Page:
When I arrived in Hong Kong in the second half of the 70s, Cantopop – with artists such as Sam Hui, George Lam, Roman Tam, Teresa Teng – was already rising as a genre of Cantonese-language western-influenced 1960s soft-pop music – think The Carpenters, Fifth Dimension and so on. Even the ‘harder’ sounding songs were softer rock from the likes of the Beatles – ‘Yesterday’ and ‘Michelle’ are probably still two of the most requested, and murdered, songs in any karaoke lounge with anybody over 40. It seemed the one sole rock band of any popularity at the time was Beyond, singing a kind of Hong Kong garage rock that took its influences from American rock and folk music – perhaps not surprising with the influence of US rock music during Hong Kong’s time as an R&R spot during the Vietnam war.
In the 80s the genre exploded of course with the arrival on the scene of huge artists like Anita Mui, Leslie Cheung, Leon Lai, Prudence Liew, Priscilla Chan, Sandy Lam, and others, adopting musical influences as wide as disco, folk, rock and synthpop. And so the Golden Age of Cantopop was born. I have two other blogcasts highlighting music from these eras that can be found in the blog archives.
It came as a bit of a surprise when I started to DJ here in the 80s and began to dig more into the oldies from Hong Kong’s music past to satisfy older local clients. While cha cha and ballroom styles were still popular at that time with most people over the age of about 30 – and still are – I discovered that Hong Kong in the 60s had enjoyed a swinging and rocking scene, incorporating styles from UK beat music, US garage rock and psychedelic folk, alongside sweet Mandarin songs from the 40s and 50s and swinging jazz updated to the modern style.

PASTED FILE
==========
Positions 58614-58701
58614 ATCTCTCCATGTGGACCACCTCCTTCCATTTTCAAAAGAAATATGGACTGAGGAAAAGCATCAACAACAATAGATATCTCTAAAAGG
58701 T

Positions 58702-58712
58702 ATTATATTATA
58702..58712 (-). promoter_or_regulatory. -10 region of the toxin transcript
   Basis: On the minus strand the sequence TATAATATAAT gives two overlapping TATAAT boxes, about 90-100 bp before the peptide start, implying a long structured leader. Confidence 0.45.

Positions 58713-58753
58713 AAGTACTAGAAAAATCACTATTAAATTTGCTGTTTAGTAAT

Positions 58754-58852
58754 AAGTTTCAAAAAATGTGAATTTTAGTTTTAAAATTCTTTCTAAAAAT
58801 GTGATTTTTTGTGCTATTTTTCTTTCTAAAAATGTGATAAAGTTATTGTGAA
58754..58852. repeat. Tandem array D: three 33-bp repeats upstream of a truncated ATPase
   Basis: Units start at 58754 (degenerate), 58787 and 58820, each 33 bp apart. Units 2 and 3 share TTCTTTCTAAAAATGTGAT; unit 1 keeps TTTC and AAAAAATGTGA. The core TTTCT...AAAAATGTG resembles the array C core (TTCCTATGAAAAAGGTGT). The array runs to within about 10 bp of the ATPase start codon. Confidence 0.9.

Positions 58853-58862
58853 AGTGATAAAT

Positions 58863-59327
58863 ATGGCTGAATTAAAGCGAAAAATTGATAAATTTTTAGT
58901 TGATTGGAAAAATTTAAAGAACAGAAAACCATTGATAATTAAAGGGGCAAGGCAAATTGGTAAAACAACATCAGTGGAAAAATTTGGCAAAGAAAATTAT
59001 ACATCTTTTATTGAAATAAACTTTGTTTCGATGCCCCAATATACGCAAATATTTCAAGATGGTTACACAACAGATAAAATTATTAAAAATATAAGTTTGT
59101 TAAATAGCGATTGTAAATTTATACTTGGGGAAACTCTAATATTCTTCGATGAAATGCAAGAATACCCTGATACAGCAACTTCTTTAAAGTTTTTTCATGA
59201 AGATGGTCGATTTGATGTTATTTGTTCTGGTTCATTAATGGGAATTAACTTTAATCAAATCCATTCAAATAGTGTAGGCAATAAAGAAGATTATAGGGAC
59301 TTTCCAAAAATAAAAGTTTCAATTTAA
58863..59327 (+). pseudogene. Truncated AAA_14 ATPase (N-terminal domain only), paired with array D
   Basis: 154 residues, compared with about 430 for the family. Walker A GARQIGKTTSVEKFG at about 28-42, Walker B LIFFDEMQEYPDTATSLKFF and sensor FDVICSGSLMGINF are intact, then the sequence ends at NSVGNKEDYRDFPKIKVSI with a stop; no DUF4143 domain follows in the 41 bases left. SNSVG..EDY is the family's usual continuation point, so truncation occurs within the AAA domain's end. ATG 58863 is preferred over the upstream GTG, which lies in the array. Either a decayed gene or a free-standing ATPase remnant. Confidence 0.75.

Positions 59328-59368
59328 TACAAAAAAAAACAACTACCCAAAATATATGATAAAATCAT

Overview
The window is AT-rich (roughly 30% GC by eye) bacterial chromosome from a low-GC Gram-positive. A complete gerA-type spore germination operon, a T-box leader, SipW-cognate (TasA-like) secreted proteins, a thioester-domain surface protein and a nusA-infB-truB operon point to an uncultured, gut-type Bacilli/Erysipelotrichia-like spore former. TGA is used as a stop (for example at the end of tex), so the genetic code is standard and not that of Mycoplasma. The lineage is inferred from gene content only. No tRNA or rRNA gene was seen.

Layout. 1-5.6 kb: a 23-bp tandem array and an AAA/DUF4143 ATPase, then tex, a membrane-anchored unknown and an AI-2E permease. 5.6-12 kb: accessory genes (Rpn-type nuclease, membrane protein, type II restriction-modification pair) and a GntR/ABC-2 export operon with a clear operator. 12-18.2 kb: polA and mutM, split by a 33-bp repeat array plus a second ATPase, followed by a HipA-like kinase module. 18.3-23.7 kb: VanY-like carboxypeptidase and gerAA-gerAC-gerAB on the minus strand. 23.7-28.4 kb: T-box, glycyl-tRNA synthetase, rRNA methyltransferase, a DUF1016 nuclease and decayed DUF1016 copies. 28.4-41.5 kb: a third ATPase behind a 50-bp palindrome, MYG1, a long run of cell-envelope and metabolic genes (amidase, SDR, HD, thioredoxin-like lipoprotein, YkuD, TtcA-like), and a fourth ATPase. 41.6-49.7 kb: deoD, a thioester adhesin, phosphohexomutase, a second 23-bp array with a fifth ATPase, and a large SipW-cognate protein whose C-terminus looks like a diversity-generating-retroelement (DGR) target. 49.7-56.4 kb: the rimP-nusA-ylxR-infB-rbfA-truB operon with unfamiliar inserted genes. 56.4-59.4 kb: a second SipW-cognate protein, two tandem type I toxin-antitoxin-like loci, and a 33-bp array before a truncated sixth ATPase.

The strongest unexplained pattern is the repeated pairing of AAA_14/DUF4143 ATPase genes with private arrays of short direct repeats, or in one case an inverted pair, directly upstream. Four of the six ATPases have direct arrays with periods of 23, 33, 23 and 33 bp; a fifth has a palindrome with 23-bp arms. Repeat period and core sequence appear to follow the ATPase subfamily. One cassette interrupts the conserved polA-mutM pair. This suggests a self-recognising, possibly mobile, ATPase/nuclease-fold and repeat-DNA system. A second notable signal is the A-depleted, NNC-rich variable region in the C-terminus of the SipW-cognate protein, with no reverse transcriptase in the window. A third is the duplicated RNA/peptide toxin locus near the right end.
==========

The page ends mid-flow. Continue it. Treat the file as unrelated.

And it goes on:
The cause of this was of course influence from overseas on one side. Hong Kong had a huge Chinese diaspora all around the World – and you can still find village elders who’ve returned after decades overseas speaking with a Liverpool, Essex, or New Jersey accent – and on the other side there had been a massive influx of people from all nationalities and race decamping from post-war China. This brought to Hong Kong a number of highly accomplished Chinese ballroom singers, Macanese and Filipino band leaders and musicians, all coming together in the melting pot that was Hong Kong at the time.
While a lot of recordings from the time have sadly become hard to find, the sterling work of RTHK DJ Ray Cordeiro, who holds the record as the World’s longest working DJ and was a key mover in getting these artists and their music onto the radio in the 60s, and later entertainment impresario Anders Nelsson who grew up in Hong Kong, has helped keep these names and their music alive so that there’s a rich vein to tap into, so much that Hong Kong Beat’s tribute has been split into four 30ish-minute long sides.
Side 1 brings a mix of tunes infused with rock, pop, beat, and Latin influences, featuring –
- The Thunders, a Macanese band and winners of the 1968 Star Show organized by HK-TVB channel who were, unusually for the time, writers of much of their own music with the self-penned ‘She’s in Hong Kong’ with echoes to the style of Freddie & The Dreamers to me
- Giancarlo & His Italian Combo was a nightclub dance band covering Mina’s 1959 Italian jive hit ‘Tintarella di luna’. You haven’t lived until you’ve seen an elegant Chinese lady in her seventies twisting to this